Lehigh County judge Maria Dantos tossed out evidence found by police during a vehicle search in support of drug and firearms charges against 27-year-old Timothy Barr.
Police say the smell of marijuana gave them legal right to search.
The only problem: Barr had a medical marijuana card and a medical reason to possess the plant.
Pennsylvania state troopers argued the smell of marijuana alone gave them grounds to search the vehicle anyway.
"The smell of marijuana is no longer per se indicative of a crime," Judge Maria Dantos wrote in her August 9 ruling.
"With a valid license, an individual is permitted, and expected, to leave an odor of marijuana emanating from his or her person, clothes, hair, breath, and therefore, his or her vehicle."
In her ruling suppressing evidence on the firearms counts against Barr, Dantos wrote it was "Illogical, impractical and unreasonable" for the troopers to suspect illegal activity once Barr presented them with his card.
"Pennsylvania legislators did not contemplate that people with legal medical marijuana cards would be arrested and prosecuted for possession of marijuana in a package that is not clearly marked with a dispensary name on it, Dantos wrote in her opinion, which was filed on Friday, according to the Morning Call.
"Such actions are merely means of hampering the legalization of marijuana for medical purposes."
Barr, who has a prescription from a Dr. to use medical marijuana for an undisclosed condition, was a passenger in his mother's car being driven by his wife when troopers pulled him over on November 7.
Troopers said they smelled a "strong odor of marijuana" emanating from the vehicle.
Troopers then told Barr that the odor they smelled gave them the legal right to search his car, even though he had already shown them his marijuana card.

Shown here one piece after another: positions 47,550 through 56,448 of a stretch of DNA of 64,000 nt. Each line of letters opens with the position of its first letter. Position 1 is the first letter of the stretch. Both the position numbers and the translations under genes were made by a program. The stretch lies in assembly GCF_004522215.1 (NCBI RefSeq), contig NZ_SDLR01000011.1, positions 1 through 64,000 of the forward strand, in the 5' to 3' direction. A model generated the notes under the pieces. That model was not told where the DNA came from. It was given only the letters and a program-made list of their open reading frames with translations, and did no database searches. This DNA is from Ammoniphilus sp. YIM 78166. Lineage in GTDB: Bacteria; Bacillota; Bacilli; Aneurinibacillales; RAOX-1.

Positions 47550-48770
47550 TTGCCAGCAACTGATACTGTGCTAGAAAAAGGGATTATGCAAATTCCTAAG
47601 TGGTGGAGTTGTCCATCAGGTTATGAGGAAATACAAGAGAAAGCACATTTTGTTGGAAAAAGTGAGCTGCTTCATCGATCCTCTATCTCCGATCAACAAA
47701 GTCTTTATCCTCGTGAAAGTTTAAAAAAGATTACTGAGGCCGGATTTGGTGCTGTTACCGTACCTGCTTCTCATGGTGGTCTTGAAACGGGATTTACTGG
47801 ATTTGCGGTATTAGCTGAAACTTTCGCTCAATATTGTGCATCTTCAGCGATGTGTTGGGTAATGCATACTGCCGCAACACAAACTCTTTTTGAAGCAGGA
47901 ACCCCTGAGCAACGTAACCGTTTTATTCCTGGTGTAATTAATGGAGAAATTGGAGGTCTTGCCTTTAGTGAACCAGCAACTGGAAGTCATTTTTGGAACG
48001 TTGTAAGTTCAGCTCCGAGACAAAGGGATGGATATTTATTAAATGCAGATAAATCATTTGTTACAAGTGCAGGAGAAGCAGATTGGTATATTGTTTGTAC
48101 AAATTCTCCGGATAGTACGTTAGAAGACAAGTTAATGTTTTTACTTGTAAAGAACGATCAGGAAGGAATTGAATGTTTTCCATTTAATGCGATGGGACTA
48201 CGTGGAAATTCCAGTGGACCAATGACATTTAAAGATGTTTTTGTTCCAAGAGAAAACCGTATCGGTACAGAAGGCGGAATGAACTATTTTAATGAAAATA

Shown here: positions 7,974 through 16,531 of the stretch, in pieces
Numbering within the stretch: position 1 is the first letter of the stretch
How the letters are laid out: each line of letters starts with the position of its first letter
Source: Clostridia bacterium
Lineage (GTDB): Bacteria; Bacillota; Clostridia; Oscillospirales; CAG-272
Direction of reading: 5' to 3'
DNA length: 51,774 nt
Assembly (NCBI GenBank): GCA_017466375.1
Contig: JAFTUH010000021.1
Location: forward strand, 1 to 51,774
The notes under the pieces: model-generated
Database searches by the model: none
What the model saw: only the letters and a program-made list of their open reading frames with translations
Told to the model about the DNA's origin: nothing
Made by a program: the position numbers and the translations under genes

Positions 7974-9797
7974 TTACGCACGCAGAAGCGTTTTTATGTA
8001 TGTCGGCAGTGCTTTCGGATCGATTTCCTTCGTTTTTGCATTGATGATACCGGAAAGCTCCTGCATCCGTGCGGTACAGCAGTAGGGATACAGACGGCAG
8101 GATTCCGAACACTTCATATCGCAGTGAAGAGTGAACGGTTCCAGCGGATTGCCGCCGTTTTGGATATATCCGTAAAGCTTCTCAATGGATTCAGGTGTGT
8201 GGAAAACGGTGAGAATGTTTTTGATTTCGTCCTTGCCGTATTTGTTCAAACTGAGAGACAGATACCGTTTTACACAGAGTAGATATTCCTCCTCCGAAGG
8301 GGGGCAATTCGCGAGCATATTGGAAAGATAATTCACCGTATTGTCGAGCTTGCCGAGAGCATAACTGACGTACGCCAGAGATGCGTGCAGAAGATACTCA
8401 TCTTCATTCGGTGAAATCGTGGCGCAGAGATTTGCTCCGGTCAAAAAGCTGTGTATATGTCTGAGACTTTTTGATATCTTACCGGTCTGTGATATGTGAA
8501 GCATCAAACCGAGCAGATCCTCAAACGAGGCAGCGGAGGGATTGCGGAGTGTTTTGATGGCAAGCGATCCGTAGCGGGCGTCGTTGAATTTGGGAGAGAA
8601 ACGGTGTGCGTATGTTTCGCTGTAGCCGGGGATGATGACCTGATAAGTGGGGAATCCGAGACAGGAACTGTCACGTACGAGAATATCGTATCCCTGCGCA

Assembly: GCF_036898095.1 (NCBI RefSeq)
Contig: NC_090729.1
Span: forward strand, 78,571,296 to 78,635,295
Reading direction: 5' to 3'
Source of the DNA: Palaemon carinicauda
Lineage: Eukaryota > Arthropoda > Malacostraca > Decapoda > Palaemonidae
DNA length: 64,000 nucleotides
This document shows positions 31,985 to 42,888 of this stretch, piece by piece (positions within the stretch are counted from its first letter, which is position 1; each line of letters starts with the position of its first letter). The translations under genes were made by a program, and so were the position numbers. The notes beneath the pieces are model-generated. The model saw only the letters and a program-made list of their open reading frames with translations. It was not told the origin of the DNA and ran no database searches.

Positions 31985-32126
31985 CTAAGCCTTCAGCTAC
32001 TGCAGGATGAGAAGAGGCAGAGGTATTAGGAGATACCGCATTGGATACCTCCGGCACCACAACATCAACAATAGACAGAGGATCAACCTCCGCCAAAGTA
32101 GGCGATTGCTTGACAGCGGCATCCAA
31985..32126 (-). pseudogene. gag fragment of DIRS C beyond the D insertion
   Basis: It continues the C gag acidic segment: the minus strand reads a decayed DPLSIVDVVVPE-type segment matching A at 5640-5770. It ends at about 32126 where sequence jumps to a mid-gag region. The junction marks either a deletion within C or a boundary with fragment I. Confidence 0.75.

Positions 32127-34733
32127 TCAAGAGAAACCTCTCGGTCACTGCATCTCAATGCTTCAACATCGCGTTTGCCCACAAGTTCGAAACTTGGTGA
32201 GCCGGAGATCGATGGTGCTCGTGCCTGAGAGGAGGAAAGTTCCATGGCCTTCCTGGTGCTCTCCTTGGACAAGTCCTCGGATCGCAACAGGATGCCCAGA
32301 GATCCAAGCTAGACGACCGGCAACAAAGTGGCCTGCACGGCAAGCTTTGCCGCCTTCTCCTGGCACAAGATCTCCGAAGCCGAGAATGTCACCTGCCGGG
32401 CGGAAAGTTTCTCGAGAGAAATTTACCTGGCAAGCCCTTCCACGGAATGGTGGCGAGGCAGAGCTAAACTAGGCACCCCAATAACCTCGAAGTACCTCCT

During their search, the officers discovered less than a gram of marijuana inside of a pill bottle and some residue inside the vehicle's cabin area.
They also discovered a handgun tucked under the seat and wrapped in a jacket, according to his arrest report.
Barr was charge for two firearms offenses and possessing marijuana.
Prosecutors must now decide if they will move forward with the case without evidence discovered from the search.
Joshua Karoly, a criminal defense attorney, said Judge Dantos' ruling could be the first step in changing the procedural rules that allow police to search vehicles based on smell alone.
"This case will put a spotlight on the plain smell doctrine in Pennsylvania which police use far too often to invade citizens' privacy," Karoly said, praising Dantos' ruling.
"The problem is there is no test for it. You can’t sample the air," he said.
"It puts a chilling effect on all citizens' Fourth Amendment rights" against unreasonable searches.
One trooper in the case testified that he thought medical marijuana had no smell.
Another officer testified she mistakenly believed dried marijuana was illegal and couldn't be used for medical purposes.
In Pennsylvania, dry leaf forms and marijuana in flower form has been legally sold in dispensaries since August 2018.
Dantos said the officers' knowledge and confusion over medical marijuana exemplified a "clear disconnect between the medical community and the law enforcement community."
Judge Dantos said she based her opinion, at least in part, on the testimony of Dr. David Gordon, a medical marijuana expert hired by Barr's defense team.
Dr. Gordon testified saying there's no physical difference between marijuana bought on the street and medical marijuana, pointing out that the chemical compounds from both types are the exact same.
Gordon said to avoid confusion with law enforcement, he advises all of his patients to hold on to their receipts from the marijuana dispensay for evidence to show if they're suspected of illegal activity.
Barr is free on bond after posting a $1 bail.